What’s wrong with the Free Trade Area of the Americas?
ecofeminist activist Starhawk:
“The FTAA would extend NAFTA, the North American Free Trade Agreeement, throughout the hemisphere. Its draft includes the same extension of investors’ power that was under dispute in the WTO, the same push toward privatization and commercialization of services, and a clause which allows corporations to sue governments if they enact environmental, labor or safety standards or other regulations which cut into profits. The same splits between rich and poor, north and south, exist in the FTAA as were present in Cancun. Brazil is already talking about a counter-draft. The developing countries may pressure for reforms or revisions, but they could also walk out of the negotiations. If they do, the FTAA too can be derailed before it is ever put into place.”
For Starhawk's reports from Miami see her site or the Utne Magazine website::
Ten Reasons to Oppose the Free Area of the Americas
The title of Global Exchange's good 2-page flier to download:
see a longer piece, "How the FTAA Affects You" at:
the Global Exchange site offers lots of other information on FTAA:
and links to "other organizations working for democratic, socially responsible, and environmentally sustainable trade policies."
FTAA: This activist website features information for those going to or in
Miami to oppose the FTAA.
The site also has information on the FTAA, and why it should be opposed. A few samples:
of Color and the FTAA by Pauline of the Colours of Resistance Network ,
"It seems inevitable, though mostly unsaid, that the FTAA's impact will primarily hit the over 500 million people of colour and indigenous peoples in the Americas, who generally make up the lowest strata of workers, are conveniently located nearest to environmental hazards and toxic dumpsites, and are the primary target of increasing military, police and government violence. When we talk about privatization of resources, education and health, those who will be hit hardest are those who already face barriers to what is left of the public system..."
The OAS/FTAA and Womyn by Aurita Withers:
" Wom[y]n constitute half of the world’s population, perform nearly two-thirds of its work hours, receive one-tenth of the world’s income and own less than one-hundredth of the worlds property” (united nations). Organizations like the OAS and agreements like the FTAA do significantly more to maintain these inequalities than they do to alleviate them.
The OAS does have a body dedicated to womyn’s issues and both the OAS and FTAA discuss some of the issues impacting womyn. However, final decisions in the OAS are made by a group of (almost exclusively) men.
Womyn’s issues are not as much of a priority of the OAS as trade is, which almost always directly conflicts with womyn’s interests. As a result, the OAS and FTAA pays lip service to womyn and the only meaningful action that takes place surrounding womyn’s issues is when it benefits the corporate good. Womyn are systemically excluded from decision making processes throughout the Americas..."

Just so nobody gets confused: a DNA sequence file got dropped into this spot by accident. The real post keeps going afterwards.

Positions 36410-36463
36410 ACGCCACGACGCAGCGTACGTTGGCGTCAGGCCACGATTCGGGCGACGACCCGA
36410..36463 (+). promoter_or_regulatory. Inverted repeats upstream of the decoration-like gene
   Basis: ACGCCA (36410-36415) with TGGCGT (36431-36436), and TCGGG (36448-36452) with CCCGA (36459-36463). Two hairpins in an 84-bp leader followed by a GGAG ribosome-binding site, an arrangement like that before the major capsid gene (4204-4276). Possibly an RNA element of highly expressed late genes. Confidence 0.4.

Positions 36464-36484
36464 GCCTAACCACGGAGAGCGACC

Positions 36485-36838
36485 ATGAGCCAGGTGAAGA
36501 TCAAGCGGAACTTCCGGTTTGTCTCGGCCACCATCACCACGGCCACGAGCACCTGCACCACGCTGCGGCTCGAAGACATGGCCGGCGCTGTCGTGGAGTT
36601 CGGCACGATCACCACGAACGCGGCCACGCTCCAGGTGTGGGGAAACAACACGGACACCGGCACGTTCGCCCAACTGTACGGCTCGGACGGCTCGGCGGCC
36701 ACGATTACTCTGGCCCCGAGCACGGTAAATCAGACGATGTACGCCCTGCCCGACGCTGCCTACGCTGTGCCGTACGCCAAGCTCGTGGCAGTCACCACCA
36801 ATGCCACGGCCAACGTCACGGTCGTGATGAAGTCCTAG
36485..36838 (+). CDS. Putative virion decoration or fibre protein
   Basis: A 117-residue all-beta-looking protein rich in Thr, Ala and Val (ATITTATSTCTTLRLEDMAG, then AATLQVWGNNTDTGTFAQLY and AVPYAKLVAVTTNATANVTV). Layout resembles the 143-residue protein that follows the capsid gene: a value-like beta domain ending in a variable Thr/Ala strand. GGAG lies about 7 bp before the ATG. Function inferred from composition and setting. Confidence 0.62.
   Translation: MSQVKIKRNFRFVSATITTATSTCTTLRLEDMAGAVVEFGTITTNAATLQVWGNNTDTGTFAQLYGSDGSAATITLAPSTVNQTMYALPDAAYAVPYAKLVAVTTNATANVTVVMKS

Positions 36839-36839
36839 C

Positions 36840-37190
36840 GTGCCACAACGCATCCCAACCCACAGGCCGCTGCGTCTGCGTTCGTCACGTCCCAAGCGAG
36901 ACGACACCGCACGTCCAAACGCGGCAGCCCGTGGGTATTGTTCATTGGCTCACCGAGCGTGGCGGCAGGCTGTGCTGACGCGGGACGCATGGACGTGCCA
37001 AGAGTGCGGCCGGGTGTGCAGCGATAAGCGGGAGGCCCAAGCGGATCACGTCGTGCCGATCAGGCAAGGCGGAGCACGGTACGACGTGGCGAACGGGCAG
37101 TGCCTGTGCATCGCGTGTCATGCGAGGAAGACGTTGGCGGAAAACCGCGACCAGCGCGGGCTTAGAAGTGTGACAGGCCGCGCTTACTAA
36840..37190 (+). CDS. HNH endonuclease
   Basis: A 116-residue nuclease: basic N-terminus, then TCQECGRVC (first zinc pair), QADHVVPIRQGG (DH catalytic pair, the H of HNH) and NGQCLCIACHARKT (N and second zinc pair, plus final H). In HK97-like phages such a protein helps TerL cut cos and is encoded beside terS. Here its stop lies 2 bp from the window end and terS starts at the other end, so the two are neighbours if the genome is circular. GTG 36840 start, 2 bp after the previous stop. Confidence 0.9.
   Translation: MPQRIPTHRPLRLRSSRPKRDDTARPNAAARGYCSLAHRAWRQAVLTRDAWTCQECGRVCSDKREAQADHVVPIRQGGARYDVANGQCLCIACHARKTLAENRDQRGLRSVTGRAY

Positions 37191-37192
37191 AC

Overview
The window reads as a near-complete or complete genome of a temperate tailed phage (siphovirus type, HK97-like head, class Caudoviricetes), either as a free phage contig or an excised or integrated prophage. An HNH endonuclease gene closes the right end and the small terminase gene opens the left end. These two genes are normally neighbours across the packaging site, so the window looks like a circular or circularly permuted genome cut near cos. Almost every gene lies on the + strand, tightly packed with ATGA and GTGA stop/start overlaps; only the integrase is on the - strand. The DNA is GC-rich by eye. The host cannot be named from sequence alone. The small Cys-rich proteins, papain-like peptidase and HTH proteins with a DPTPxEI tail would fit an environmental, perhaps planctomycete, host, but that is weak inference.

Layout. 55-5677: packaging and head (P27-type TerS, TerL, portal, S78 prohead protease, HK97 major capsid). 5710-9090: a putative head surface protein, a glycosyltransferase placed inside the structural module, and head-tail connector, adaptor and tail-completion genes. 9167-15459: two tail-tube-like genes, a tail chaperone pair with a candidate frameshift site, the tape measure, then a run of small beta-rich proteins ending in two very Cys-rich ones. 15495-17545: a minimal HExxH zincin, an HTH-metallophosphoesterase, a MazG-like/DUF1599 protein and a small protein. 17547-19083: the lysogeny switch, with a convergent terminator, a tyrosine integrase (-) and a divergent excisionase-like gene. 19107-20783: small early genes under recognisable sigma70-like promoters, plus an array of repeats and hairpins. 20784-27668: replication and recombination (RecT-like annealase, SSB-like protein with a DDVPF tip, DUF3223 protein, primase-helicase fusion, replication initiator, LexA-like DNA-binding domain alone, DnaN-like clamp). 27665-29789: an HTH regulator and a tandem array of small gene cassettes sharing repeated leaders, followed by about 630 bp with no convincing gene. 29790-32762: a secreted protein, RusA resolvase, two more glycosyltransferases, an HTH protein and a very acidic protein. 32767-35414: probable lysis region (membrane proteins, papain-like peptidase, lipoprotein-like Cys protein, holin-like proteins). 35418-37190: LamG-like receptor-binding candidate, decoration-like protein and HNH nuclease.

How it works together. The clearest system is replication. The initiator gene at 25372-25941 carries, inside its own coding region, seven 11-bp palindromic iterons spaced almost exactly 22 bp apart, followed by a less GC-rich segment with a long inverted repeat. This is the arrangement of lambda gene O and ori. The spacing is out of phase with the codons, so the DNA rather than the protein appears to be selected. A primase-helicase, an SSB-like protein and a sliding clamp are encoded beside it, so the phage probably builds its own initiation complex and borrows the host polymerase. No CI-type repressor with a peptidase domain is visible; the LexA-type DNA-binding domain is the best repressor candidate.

FTAA: An important local site, “The Root Cause”
September 13, 2003, members of three South Florida-based grassroots organizations
gathered to discuss the possibilities of building a grassroots response to the
Free Trade Area of the Americas (FTAA) Summit in Miami. The organizations included
the Coalition of Immokalee Workers, Miami Workers enter and Power U Center for
Social Change.We came together with the goal of forging a common analysis and
agenda in relation to free trade policies, as well as a unified strategy for
making our voices heard as poor communities and communities of color during
the upcoming FTAA ministerial meetings…”
They also have an excellent set of links for information on the FTAA:
From United for Peace and Justice:
ministers from 34 countries will meet in Miami from November 19-21 to negotiate
the Free Trade Area of the Americas, an agreement that would extend the failed
NAFTA model of corporate globalization throughout the Western Hemisphere. Local
and national groups across the hemisphere are mobilizing for a massive showing
of opposition to this new trade policy, in order to demonstrate that another
world is possible. A broad hemispheric coalition against the FTAA will deliver
hundreds of thousands of ballots to the delegates at the Summit, representing
the millions of people who will not be able to attend… In addition to supporting
the large-scale mobilization, involving a wide range of legal and permitted
activities, we are calling for massive nonviolent direct action in Miami November
19-21 to disrupt and derail the FTAA. The process of negotiating the FTAA has
been so undemocratic that our opposition cannot be expressed through ordinary
channels. Through direct action, we can to demonstrate the breadth and depth
of our opposition to its policies and make visible the alternative we stand
for, a world of peace, democracy, community, environmental balance and shared
See the site for lots of information, brochures, etc.
For information on what is going on in Miami during the FTAA meetings in November see the Indymedia site:
Women Speak Out Against the FTAA! - Miami, 15 November 2003
"Immigrants are the majority of Miami’s workforce. Most of them have first hand knowledge of the true character of free trade economies: they came to the US to escape them. The policies that countries must adopt in order to be part of an agreement like the FTAA undermine the most productive sectors of developing countries. Mexicans have learned from NAFTA, the template for the FTAA, that the results of free trade are bad jobs, low wages, unfair competition and more of the desperation that leads people to immigrate..." firstname.lastname@example.org